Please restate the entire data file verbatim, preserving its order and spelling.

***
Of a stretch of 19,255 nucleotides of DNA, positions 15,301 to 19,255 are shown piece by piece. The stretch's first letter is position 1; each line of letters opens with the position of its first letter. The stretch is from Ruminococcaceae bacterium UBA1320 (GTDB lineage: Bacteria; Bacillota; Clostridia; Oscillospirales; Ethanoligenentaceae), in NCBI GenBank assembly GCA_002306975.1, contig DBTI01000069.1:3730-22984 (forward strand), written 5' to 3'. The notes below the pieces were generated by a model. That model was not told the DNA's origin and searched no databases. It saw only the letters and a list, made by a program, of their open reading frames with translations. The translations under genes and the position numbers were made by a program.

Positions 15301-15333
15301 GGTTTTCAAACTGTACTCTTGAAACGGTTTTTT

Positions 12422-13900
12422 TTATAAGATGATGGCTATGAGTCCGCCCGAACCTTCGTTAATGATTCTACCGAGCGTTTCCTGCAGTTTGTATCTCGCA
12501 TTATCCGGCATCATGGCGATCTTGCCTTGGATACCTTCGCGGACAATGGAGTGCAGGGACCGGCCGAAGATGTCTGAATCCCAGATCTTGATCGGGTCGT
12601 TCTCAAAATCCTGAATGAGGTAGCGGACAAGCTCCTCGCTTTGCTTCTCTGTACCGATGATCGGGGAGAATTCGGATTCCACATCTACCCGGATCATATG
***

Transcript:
Of a stretch of 19,255 nucleotides of DNA, positions 15,301 to 19,255 are shown piece by piece. The stretch's first letter is position 1; each line of letters opens with the position of its first letter. The stretch is from Ruminococcaceae bacterium UBA1320 (GTDB lineage: Bacteria; Bacillota; Clostridia; Oscillospirales; Ethanoligenentaceae), in NCBI GenBank assembly GCA_002306975.1, contig DBTI01000069.1:3730-22984 (forward strand), written 5' to 3'. The notes below the pieces were generated by a model. That model was not told the DNA's origin and searched no databases. It saw only the letters and a list, made by a program, of their open reading frames with translations. The translations under genes and the position numbers were made by a program.

Positions 15301-15333
15301 GGTTTTCAAACTGTACTCTTGAAACGGTTTTTT

Positions 12422-13900
12422 TTATAAGATGATGGCTATGAGTCCGCCCGAACCTTCGTTAATGATTCTACCGAGCGTTTCCTGCAGTTTGTATCTCGCA
12501 TTATCCGGCATCATGGCGATCTTGCCTTGGATACCTTCGCGGACAATGGAGTGCAGGGACCGGCCGAAGATGTCTGAATCCCAGATCTTGATCGGGTCGT
12601 TCTCAAAATCCTGAATGAGGTAGCGGACAAGCTCCTCGCTTTGCTTCTCTGTACCGATGATCGGGGAGAATTCGGATTCCACATCTACCCGGATCATATG